The name "Rochet" in Luklusi, Lakolusi, is derived from the word "roches", meaning the rocks "rocks" that make up the soil of the Laclushi vineyard. It is owned by the same Tesseron family as the treasured manor house. Since 1994, the wine quality of the Rakuluthi estate has improved significantly and can be maintained at a certain level.
La Colossi originated in the sixteenth century and is part of the then large Roussillon Valley fiefdom. It was owned by Janot Bernard de Leyssac in 1557. In 1650, Antoinette de Guillemotes inherited the film called “Rochette” by combining Etienne Lafon, who is an adviser to the Parliament of Bordeaux. land. In this way, the two names Lako and Luxin are combined. Since then, the estate has begun a two-century history of winemaking. At the beginning of the eighteenth century, known as "the enthusiasm of grape growing," Etienne increased the area of the La Colossi vineyard by continuously purchasing land. The Lako family managed the estate for a century and witnessed the glorious moment that the manor was rated as a four-level village in 1855. In the mid-18th century, Jean Lafon took over the estate and maintained the operation of the estate during the French Revolution. The Manor was forced to be sold in 1895 as a result of the invasion of the pink spores and phylloxera, thus ending the Racco family's rule over the manor.
The new owner, Frederic Orton "Frederic Audon", took over Le Corusier until 1924. In 1959, the estate was bought by Guy Tesseron, a cognac producer. At this point, the manor resumed slowly. Gay's wife is Nicole Cruse from the Cruz family with Chateau d'Issan. The Cruss family was unable to operate the Bodegon estate after experiencing the Bordeaux scandal in the early 1970s.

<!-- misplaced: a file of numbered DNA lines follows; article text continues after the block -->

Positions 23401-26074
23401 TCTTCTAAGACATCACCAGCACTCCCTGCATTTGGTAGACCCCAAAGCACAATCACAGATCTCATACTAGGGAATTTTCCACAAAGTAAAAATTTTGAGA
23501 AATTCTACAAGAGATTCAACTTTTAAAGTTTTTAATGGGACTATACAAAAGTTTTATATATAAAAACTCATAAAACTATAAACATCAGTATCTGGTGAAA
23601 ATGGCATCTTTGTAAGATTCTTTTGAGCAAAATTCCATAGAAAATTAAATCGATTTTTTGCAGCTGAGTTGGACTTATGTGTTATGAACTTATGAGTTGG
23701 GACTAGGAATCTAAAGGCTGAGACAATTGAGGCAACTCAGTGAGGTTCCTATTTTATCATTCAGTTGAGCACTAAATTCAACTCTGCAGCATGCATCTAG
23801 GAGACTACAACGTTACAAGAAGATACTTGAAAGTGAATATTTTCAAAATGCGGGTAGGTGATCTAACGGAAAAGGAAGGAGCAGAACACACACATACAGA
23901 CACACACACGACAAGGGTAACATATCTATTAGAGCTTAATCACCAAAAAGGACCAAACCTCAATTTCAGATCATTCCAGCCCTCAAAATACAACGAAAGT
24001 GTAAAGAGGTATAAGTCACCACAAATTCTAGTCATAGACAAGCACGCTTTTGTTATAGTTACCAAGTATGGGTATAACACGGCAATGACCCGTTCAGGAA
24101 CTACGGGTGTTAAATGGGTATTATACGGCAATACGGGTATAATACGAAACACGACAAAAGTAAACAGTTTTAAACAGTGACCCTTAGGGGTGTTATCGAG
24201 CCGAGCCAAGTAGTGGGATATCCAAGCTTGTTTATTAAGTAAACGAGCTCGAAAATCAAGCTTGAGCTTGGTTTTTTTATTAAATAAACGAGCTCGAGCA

(Chateau Pontet-Canet). In 1975, Guy became the owner of the Bodegon estate. Afterwards, both estates were handed to the next generation. La Coruszi Manor was founded by Michelle.
The inheritance of Michel Tesseron.
St.Estephe is the northernmost of the four major sub-regions of Haut-Medoc. Relatively speaking, its popularity is not as high as that of Mido's other three sub-regions (Puyle, Margaux, and St. Julian). The soil structure of this production area is complex and diverse. Except for the sporadic gravel land, most of it is clay, and some northwestern side is also mixed with some calcareous soil. The poor drainage of the clay, coupled with the location of the production area to the north, the climate is relatively cool, so the grapes here are slow to ripen, the red wine produced has a higher acidity and is the heaviest tannin in the whole Bordeaux region. The most vigorous and powerful wine. Red wines in the producing areas are sour and astringent, with a rough style, strong tannins, and even a clayy taste. After years of aging, the aroma and texture of the red wine will become supple and rich. With 1200 hectares of vineyards, St.Duster ranks second in the 4 famous sub-regions of Mido, after Margaux, but the development of the wine industry is later than the other three sub-regions. As a result, in the 1855 winery rating, there were only 5 wineries in the area, and it was the lowest in the four sub-regions.